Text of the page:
- 7. The Visiting Detective – Episode 06
- 8. The Visiting Detective – Episode 07
- 9. The Visiting Detective – Episode 08
- 10. The Visiting Detective – Episode 09
- 11. The Visiting Detective – Episode 10
- 12. The Visiting Detective – Episode 11
- 13. The Visiting Detective – Episode 12
“SAYS here,” Kit said the next morning, “that Mr D was at school in somewhere called Bow Wells.” He was leafing through a sheaf of papers. “Aged forty-eight at time of death, no spouse or children. Gallery owner since 1958, er . . . worked in an auction house before that.”
“Bow Wells,” Gaby said, chewing a pen, “why do I know that area?”
“The Salter gang all live there,” DC Fenton called across the room. “They rule that suburb. ’Orrible bunch of petty criminals.”
“Oh, yes, with the matriarch,” Gaby said. “What’s her name?”
“Maureen Salter.” Fenton grinned. “Don’t try getting in her bad books.”
“They’ve been quiet, the Salters, as far as I know,” Gaby said.
“Let me check that out,” Fenton said.
An hour later, the young DC came off the phone.
“Yes, you’re right: Ma Salter and her charming offspring have been in abeyance, though there’s no record of any of them earning an honest penny. Derek Salter got hauled up very recently for a minor offence, but there’s nothing else on our books.”
“Thanks, Charlie,” Gaby said. “Nice work.” She leaned back. “I’ve got a headache,” she said, “and it’s nearly five. I’m going up the Tottenham Court Road to buy myself a new gramophone. I saw a lovely one at the weekend.”
“I’ll come,” Robinson said immediately. Gaby blinked at him. “I mean,” he went on, “I’m tired, too, and I haven’t had much chance to see London yet.”
“It’s only the telly and record shops up there,” Gaby said.
“That’s OK. I need the walk.”
Gaby felt an unfamiliar twinge of pleasure that she’d have a companion on her trip.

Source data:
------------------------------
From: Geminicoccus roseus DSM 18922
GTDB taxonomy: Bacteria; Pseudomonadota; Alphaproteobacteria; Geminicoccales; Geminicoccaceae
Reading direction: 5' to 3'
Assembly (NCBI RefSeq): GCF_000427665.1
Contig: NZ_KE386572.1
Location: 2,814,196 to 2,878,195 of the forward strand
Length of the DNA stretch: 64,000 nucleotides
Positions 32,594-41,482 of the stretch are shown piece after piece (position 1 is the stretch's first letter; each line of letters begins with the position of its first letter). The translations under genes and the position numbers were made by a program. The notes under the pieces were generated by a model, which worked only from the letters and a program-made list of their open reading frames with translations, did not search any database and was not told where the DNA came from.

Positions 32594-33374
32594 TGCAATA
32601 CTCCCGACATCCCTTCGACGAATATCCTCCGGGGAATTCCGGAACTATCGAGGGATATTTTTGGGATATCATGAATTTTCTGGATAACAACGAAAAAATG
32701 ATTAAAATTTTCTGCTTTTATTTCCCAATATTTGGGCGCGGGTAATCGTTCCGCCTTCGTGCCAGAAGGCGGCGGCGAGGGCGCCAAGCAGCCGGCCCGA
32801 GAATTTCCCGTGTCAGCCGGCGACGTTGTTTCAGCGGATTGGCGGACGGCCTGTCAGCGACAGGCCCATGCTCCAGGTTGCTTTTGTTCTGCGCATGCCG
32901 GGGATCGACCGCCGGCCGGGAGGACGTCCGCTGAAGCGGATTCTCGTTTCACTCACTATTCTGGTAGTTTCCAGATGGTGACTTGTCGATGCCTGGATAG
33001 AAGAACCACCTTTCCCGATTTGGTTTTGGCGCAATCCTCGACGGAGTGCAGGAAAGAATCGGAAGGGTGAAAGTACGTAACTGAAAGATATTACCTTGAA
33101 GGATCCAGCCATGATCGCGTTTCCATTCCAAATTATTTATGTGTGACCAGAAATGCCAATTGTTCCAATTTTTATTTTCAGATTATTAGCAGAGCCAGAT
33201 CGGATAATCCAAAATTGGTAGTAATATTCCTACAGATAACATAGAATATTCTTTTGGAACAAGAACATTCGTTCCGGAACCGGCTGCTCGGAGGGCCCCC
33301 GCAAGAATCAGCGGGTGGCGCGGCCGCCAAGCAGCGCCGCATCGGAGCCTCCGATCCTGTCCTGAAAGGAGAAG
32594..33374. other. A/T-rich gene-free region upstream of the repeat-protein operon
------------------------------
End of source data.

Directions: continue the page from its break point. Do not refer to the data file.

They walked down Oxford Street looking in shop windows, and turned left up the Tottenham Court Road.
“Look,” Kit said after a while. “Habitat! I’ve always wanted to go in there. I’ve seen pictures of it in a magazine.”
They went in and looked around the ground floor of the store.
“Look at that suite,” Gaby said.
Kit examined the set of velvet squashy chairs and low sofa she’d pointed out.
“It’s very . . . blue,” he said.
“This spring’s colour,” Gaby insisted.
“I think I like it,” Kit said, moving away. But then he stopped and turned back, and Gaby looked up at him. “No,” he said thoughtfully, “it’s not that I like it; it’s that it reminds me of those velvet chairs in Duchesne’s office. In fact, it’s the same suite, but his was green.”
“You’re right,” Gaby said. “Very trendy guy.”
Kit was gazing at the furniture. Suddenly he turned on his heel and left the store, with Gaby hurrying after him.
“I need to think,” he said, striding off. Gaby hurried after him, again, wishing he wouldn’t have these bursts of brain activity.
Kit didn’t share his thoughts on Habitat furniture. They trudged in and out of shops, and Gaby didn’t buy a gramophone.
“You keep criticising the records I plan to play on it,” she said, “and it puts me off.”
The shops were all closed now, but they walked on. Their walk turned into a to-and-fro ideas session as they tried to work out who would steal a valuable painting and sell it so quickly and cheaply.
“They must want a certain sum of money fast,” Kit said.
“Unless they found it hard to sell,” Gaby said, “and so took a hit.”
“Then why pinch an item that’s tricky to pass on in the first place? By my calculation – very rough – the thing was passed on no more than twice between Mr D’s and your Park Lane man. No time for more. So I think it’ll have been flogged by the skylight thieves for, let’s say, fifteen thousand. I know the pattern of depreciation for stuff like that.”
“So what’s the significance of that sum?”